December 17, 2014

Cross-compiling Custom Kernels for Little Linux Plug Computers

Cross-compiling Happiness

  • February 24, 2011
  • By Akkana Peck
Little Linux plug computers come ready-to-use. But they're still Linux, which means hackable. Today we learn how to build a custom kernel for a plug computer.

Plug computers, covered in part 1 and part 2, are meant to be usable out of the box. You can write scripts for them in languages like Python, Perl or sh, or run services like Apache.

But what if you need to do more? What if you need to build a custom kernel?

You can install gcc and other build tools on the plug itself, and build a kernel there, but it takes forever. You'll be much happier cross-compiling kernels on your fast desktop Linux system.

Get a compiler

Strangely, the ARM v.5 cross-compiler isn't available in many distros (two exceptions are Gentoo and NetBSD). The "armel" tools on Ubuntu only support ARM v.7 and greater. So you may need to go elsewhere.

If your plug came with a CD, it might include a cross-compiler. if not, two popular compilers are Code Sourcery and EmDebian.

You'll also need UBoot's mkimage program: package uboot-mkimage on Ubuntu or uboot-tools on Fedora. Or you can try building mkimage from source.

Download a kernel

A current Linux kernel from will usually build fine. Stick to 2.6.36 and later: there were some network driver issues in 2.6.35, and kernels before that didn't have device IDs for some of the newer plug models. Extract it in the usual way: tar xvf linux-

You may choose to apply the plug-specific patches from However, the patches there don't always apply cleanly, and you may not actually need them. As I write this, the patches for cover wireless access point mode (only important if you're going to be using your plug as a wireless router), SD cards (important if you have a plug model that uses them) and a default configuration for Guruplugs. It's your choice whether or not to try the patches.

Set up a kernel build environment

The next step is finding the right build flags. The kernel build uses the CROSS_COMPILE= argument to tell it where to look for the compiler and other important build components. This will be prepended to commands like gcc, ld and so forth.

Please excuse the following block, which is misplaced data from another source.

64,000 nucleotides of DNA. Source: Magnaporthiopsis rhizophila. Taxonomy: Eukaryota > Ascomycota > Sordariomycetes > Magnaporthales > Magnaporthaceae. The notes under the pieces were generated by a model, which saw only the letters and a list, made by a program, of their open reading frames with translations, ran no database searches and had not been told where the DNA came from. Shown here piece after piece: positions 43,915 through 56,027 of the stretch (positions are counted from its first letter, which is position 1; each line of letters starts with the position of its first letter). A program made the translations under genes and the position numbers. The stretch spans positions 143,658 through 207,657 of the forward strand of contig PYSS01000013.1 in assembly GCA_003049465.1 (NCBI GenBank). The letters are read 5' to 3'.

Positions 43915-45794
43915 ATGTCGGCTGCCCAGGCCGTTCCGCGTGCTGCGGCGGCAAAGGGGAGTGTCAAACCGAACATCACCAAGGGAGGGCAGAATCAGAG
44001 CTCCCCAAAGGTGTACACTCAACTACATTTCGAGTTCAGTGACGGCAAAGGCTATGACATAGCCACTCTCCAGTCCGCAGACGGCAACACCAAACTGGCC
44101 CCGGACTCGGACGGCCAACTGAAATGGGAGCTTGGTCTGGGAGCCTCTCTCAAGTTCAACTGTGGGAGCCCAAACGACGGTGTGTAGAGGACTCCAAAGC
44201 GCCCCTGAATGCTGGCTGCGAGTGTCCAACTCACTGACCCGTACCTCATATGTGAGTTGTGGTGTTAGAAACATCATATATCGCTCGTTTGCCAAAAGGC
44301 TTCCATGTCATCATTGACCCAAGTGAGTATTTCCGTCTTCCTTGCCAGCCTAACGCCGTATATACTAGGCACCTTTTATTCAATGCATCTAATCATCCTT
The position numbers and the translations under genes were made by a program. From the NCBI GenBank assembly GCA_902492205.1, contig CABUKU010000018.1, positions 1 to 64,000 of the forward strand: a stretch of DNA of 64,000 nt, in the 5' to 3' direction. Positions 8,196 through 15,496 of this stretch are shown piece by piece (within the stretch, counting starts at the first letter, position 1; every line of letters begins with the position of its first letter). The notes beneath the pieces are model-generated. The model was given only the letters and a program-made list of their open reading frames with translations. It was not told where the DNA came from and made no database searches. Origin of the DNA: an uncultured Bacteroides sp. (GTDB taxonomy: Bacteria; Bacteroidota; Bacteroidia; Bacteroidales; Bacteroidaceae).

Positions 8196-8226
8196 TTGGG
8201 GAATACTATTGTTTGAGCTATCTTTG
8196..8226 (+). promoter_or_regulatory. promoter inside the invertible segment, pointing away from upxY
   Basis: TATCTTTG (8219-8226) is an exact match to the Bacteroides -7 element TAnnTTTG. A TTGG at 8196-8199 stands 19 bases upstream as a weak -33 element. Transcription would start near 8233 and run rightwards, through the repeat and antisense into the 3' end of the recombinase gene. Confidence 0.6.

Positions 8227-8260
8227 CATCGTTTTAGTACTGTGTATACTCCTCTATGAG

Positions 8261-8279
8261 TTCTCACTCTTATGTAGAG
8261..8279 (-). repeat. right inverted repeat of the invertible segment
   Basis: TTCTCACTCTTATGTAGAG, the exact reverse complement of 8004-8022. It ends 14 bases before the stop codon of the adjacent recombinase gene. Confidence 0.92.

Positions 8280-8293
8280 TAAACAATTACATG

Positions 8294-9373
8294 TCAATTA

Confused? Here's an example. Most of the ARM cross-compilers install everything into one subdirectory. Suppose you installed to /usr/local/CodeSourcery. Search there for a "bin" directory containing programs like gcc, ld etc.:

$ find /usr/local/CodeSourcery -name '*gcc' | grep bin

Okay, we have two candidates. Let's look at them:

$ ls /usr/local/CodeSourcery/Sourcery_G++_Lite/arm-none-eabi/bin
README.txt  ar  as  c++  g++  gcc  ld  nm  objcopy  objdump  ranlib  strip

$ ls /usr/local/CodeSourcery/Sourcery_G++_Lite/bin
arm-none-eabi-addr2line  arm-none-eabi-gcc-4.4.1  arm-none-eabi-objdump
arm-none-eabi-ar         arm-none-eabi-gcov       arm-none-eabi-ranlib
arm-none-eabi-as         arm-none-eabi-gdb        arm-none-eabi-readelf
arm-none-eabi-c++        arm-none-eabi-gdbtui     arm-none-eabi-run
arm-none-eabi-c++filt    arm-none-eabi-gprof      arm-none-eabi-size
arm-none-eabi-cpp        arm-none-eabi-ld         arm-none-eabi-sprite
arm-none-eabi-g++        arm-none-eabi-nm         arm-none-eabi-strings
arm-none-eabi-gcc        arm-none-eabi-objcopy    arm-none-eabi-stri

You might think the first directory looks simpler; but sadly, it won't work. In fact, /usr/local/CodeSourcery/Sourcery_G++_Lite/arm-none-eabi/bin/README.txt says clearly that the directory is only for internal use by the compiler and shouldn't be used directly.

So the right answer is:

Now the kernel build will use program names like /usr/local/CodeSourcery/Sourcery_G++_Lite/bin/arm-none-eabi-gcc. Adjust this for wherever you installed your cross-compiler.
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